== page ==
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The changing clinical pattern of Reye's syndrome 1982-1990.
  1. R M Hardie,
  2. L H Newton,
  3. J C Bruce,
  4. J F Glasgow,
  5. A P Mowat,
  6. J B Stephenson,
  7. S M Hall
  1. PHLS Communicable Disease Surveillance Centre, London.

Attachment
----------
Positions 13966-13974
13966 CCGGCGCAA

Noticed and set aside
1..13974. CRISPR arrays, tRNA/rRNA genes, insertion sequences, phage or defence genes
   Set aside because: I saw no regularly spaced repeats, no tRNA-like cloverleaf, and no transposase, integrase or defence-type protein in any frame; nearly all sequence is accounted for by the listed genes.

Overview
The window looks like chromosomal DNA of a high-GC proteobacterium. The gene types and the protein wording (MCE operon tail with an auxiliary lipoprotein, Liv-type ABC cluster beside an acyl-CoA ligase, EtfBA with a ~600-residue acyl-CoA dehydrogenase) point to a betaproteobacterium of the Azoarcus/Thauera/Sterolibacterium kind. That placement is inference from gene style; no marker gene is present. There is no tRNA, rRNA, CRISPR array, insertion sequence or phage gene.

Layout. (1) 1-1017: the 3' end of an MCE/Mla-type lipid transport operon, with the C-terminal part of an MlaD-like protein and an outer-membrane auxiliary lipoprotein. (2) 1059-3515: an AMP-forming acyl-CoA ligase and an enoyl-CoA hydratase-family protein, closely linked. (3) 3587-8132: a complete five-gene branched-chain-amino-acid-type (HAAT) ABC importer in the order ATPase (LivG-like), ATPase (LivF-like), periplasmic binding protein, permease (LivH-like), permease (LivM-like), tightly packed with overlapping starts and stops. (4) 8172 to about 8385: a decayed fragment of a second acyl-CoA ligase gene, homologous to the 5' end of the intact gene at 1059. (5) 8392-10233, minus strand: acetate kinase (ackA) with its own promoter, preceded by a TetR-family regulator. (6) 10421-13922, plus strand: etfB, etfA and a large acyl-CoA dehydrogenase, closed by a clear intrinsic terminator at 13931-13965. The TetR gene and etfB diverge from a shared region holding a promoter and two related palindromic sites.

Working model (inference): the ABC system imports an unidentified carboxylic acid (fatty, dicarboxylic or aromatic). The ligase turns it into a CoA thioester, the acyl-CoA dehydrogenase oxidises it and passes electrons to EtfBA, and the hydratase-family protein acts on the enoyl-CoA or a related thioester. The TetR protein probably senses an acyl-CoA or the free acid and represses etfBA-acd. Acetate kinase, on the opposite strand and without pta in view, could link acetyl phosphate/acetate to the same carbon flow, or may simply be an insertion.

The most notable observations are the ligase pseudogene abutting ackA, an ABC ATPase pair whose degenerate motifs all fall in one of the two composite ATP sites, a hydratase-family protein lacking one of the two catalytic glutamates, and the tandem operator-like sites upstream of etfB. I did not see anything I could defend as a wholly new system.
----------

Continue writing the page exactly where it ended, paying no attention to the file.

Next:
OBJECTIVE: To describe trends in the clinical pattern of Reye's syndrome in the British Isles between 1982 and 1990; and to determine the relation between any changes and the June 1986 warnings against the use of aspirin in children. DESIGN: Development, and application to reported cases, of a scoring system designed such that patients showing the typical clinical and pathological features of 'classical' Reye's syndrome scored highly. The relations between 'Reye scores' and a number of explanatory variables were explored using multivariable analysis. SETTING: British Isles. SUBJECTS: 445 cases fulfilling the Reye's syndrome case definition reported to the surveillance scheme between January 1982 and December 1990. MAIN OUTCOME MEASURE: Individual 'Reye score'. RESULTS: Cases with high scores were more likely to have occurred in the 4 1/2 year period before June 1986 compared with the subsequent period (p < 0.006). Numbers of cases in the low and intermediate score categories declined by about 50% after June 1986, whereas those in the high category fell by 79%. High scorers were more likely to have received aspirin (p < 0.0001) and were older than intermediate and low scorers (p < 0.008). No relation was identified between score and season of onset. CONCLUSIONS: The decline in Reye's syndrome after the aspirin warnings cannot be explained entirely, as has been proposed, by improved diagnosis of 'Reye-like' inherited metabolic and other disorders: this would not account for the greater decline of the high scoring subgroup which also contained those cases most likely to resemble 'classical' Reye's syndrome and to have received aspirin. This study provides further evidence for the role of aspirin in a subset of cases meeting the standard diagnostic criteria for Reye's syndrome and supports the need to consider this disorder as a heterogeneous group of conditions including Reye-like inherited metabolic disorders.

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